Beyond Buy-and-Hold #74
By Rob Bennett
At what price are stocks no longer worth buying?
That’s the question that should terrify Buy-and-Holders, for two reasons. One, it is a question that demands an answer. And, two, Buy-and-Holders are not able to come up with one.
Before you buy a car, you check Edmunds.com or some such site to identify the fair selling price. If you are in desperate need of a car, you might be willing to pay a bit more. But there are limits. You won’t pay $60,000 for a car that properly should go for $20,000.
Why doesn’t it work that way with stocks? Stocks were selling for three times fair value in 2000. Investors were buying like crazy. Why? Why don’t we care about getting ripped off when it comes to how we invest our retirement money?
Should “sky’s the limit” be the rule with stocks?
Say that you think it is okay to pay three times fair value. There still has to be a limit. Would you be willing to pay six times fair value? Would you be willing to pay ten times fair value? Shouldn’t there be some price at which you would conclude that stocks are not worth buying?
People don’t even want to think about the question. It is a disturbing question. The suggestion contained in the question is that we can know when stocks are worth buying and when they are not. Which would of course be a wonderful thing. And we of course can indeed do this. So why don’t we? Thinking about that one is the disturbing part of the project.
Why don’t we want to know when stocks are worth buying?
Why don’t we want to know when we have had too much to drink? Why don’t we want to know when we have had too many candy bars? Why don’t we want to know when we have been at the gambling tables too long? Why don’t we want to know when our current flame is bad news?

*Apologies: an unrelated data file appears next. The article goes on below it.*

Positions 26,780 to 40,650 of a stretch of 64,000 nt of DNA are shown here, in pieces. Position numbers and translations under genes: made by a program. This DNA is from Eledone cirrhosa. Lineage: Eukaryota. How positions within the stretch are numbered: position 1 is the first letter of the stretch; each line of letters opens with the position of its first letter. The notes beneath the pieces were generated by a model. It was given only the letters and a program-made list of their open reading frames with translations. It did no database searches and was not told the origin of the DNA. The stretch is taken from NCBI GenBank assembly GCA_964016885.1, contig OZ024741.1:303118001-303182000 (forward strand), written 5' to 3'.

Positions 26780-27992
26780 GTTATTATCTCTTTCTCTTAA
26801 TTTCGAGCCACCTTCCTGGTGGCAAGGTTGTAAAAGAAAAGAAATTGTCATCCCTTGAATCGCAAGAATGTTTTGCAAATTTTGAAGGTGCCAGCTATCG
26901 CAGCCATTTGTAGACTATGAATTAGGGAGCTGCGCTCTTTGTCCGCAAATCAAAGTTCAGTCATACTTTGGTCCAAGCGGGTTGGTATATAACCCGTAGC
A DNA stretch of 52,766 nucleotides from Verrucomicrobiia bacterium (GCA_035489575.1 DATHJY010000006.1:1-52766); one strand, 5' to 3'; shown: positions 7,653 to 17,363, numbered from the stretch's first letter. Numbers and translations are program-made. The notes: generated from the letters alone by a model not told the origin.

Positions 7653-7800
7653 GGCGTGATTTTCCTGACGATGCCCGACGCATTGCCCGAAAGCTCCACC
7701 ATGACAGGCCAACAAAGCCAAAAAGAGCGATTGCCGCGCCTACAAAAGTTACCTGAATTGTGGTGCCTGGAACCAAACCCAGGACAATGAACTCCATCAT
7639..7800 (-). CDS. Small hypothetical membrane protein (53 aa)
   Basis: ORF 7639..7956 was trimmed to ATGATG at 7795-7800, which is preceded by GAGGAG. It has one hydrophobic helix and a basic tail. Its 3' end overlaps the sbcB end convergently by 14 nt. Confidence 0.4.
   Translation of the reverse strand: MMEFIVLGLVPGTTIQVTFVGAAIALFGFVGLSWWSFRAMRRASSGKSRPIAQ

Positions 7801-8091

We like to tell lies to ourselves. That’s why.
How stocks become overpriced
There’s only one way in which stocks can become overpriced. It happens when gains are excessive for a number of years in a row. We want to count those gains as real. It brings us closer to retirement to count the gains as real. We want.
Our minds won’t let us have what we want. Our minds are logical. Our minds tell us that the excessive gains don’t count, that they don’t bring us lasting wealth and that they don’t bring us closer to retirement. So we turn off our minds. We become Buy-and-Holders and count those excessive gains. Then they treat them as real and they depend on them.
If we all spent time thinking about at what price stocks are no longer worth buying, we all would be better investors. But there would be a price for heading down this road. We could no longer indulge our fantasies of being able to retire early by taking advantage of the phony gains we enjoy during bull markets.
The key to smart investing: facing the truth
Smart investors are honest with themselves. They always want to know where they stand. They use accurate numbers because they understand that financial planning is a sick joke when the plans are based on phony numbers. Getting the numbers right is important.
Buy-and-Holders cannot stand the thought of using accurate numbers. Using accurate numbers slows you down. Using accurate numbers means having to save all the money you need for retirement, no fudging permitted. No fair! No fun!
We all know we are kidding ourselves. I know this because of my nine years of talking these issues over with tens of thousands of middle-class investors. I have never met a Buy-and-Holder who was not defensive about his insistence on using inaccurate numbers. I have never met a Buy-and-Holder who dared to answer the question of when stocks are so overpriced as to not be worth buying.
It’s a sad situation. We do ourselves great harm by fooling ourselves. And we are all aware on some level of consciousness that that is what we are doing. But we fight efforts to get a discussion going out in the open. We prefer to live in pain over facing the struggle it would take to adopt honest investing practices.
Here’s my challenge to you: Start small. Pick one aspect of the investing project and be honest with yourself about it. If you can handle that much, I am confident you can move on to great things.
Answer the question: At what price are stocks no longer worth buying? You don’t have to answer the question in the way I would. But, if you are to claim to be a rational investor, you need to have some answer to the question.
What is it?
Are stocks worth buying when they are selling at two times fair value?
How about three times?
How about six times?
How about ten times?
At what price are stocks no longer worth buying? Do you know? Are you able to put forward any justification for not being able to advance a simple and clear and confident response to this basic question?
Rob Bennett writes about how to obtain lasting investor confidence. His bio is here.
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